A Buddhist temple was far more than a spatial enclosure. In medieval Asia, it was deemed a total representation of the cosmos, a symbolic complex of the body, a living organism, a utopia, and, after all, a microcosm sufficient unto itself. At the crossroads of humanistic research and media technology, CAMLab features a series of such cases to unveil the deeper logic of image-making and space-programming in Buddhist art and architecture.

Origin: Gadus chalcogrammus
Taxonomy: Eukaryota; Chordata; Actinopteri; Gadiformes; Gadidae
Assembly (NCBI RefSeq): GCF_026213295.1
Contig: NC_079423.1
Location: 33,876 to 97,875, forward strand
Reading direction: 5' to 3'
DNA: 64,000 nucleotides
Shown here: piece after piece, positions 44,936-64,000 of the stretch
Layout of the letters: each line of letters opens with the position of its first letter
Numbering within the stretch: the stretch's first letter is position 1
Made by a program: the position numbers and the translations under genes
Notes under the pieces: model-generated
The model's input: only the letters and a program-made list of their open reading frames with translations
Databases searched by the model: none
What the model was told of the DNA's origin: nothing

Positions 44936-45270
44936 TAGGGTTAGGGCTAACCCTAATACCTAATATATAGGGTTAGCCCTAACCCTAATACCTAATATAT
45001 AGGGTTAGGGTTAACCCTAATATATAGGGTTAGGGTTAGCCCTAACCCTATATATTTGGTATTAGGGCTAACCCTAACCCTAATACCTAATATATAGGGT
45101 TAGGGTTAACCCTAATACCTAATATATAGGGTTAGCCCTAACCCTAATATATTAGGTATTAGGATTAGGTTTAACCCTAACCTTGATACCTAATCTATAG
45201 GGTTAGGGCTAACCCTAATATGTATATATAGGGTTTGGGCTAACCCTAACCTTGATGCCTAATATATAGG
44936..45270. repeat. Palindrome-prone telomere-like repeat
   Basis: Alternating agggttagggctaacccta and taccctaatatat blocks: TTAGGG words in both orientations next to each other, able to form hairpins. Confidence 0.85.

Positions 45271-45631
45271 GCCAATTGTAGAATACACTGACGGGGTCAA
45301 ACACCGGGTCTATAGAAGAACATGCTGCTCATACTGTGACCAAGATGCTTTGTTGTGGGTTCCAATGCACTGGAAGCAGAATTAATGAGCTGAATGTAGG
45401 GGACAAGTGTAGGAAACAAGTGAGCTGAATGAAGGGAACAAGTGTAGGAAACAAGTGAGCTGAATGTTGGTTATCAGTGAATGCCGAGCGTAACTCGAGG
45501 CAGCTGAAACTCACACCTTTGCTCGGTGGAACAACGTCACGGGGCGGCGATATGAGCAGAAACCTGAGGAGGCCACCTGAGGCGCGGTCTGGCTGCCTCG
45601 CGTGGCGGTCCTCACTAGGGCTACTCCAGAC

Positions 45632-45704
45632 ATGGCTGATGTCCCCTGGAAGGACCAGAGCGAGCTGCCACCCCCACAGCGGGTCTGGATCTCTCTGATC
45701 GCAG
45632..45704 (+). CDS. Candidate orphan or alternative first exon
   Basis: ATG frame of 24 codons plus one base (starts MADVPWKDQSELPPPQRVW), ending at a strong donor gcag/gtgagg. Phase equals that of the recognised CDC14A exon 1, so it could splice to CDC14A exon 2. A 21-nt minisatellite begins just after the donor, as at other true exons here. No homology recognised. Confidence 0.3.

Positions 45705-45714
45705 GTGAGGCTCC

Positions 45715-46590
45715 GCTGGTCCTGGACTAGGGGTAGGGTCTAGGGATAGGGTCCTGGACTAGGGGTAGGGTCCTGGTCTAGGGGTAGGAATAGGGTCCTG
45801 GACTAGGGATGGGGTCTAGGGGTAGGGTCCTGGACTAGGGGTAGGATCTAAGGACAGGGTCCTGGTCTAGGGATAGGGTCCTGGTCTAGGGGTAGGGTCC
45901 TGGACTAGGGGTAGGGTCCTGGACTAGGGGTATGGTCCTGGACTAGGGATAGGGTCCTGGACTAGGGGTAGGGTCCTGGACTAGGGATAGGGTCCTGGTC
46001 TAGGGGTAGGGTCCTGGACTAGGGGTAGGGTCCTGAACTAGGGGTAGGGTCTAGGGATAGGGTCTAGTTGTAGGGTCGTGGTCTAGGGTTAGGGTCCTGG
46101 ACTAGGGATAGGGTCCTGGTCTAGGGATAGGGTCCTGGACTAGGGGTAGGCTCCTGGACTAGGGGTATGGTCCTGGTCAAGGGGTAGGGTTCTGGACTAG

Nestled into the western foothills of the Taihang range, Kaihua Monastery (c.1073/1092-96) sits on the southern flank of the Sheli Mountain in the Gaoping Municipal of Shanxi Province. Nowadays, only one building of this 11th-century complex is preserved: its main Buddha hall titled “The Treasure Hall of the Great Hero [Mahāvīra]” (Daxiongbaodian 大雄寶殿). With both narrative and decorative illustrations in the interior, this Buddha Hall was embellished into a virtual theater. It stages a visual chronotope and engages the viewer in a temporal-cum-spatial journey. By unpacking the artistic and religious program of such a journey, CAMLab invites its audiences to virtually go through a transformative process, which entails using an array of semiotic and sensorial means to transcend the body.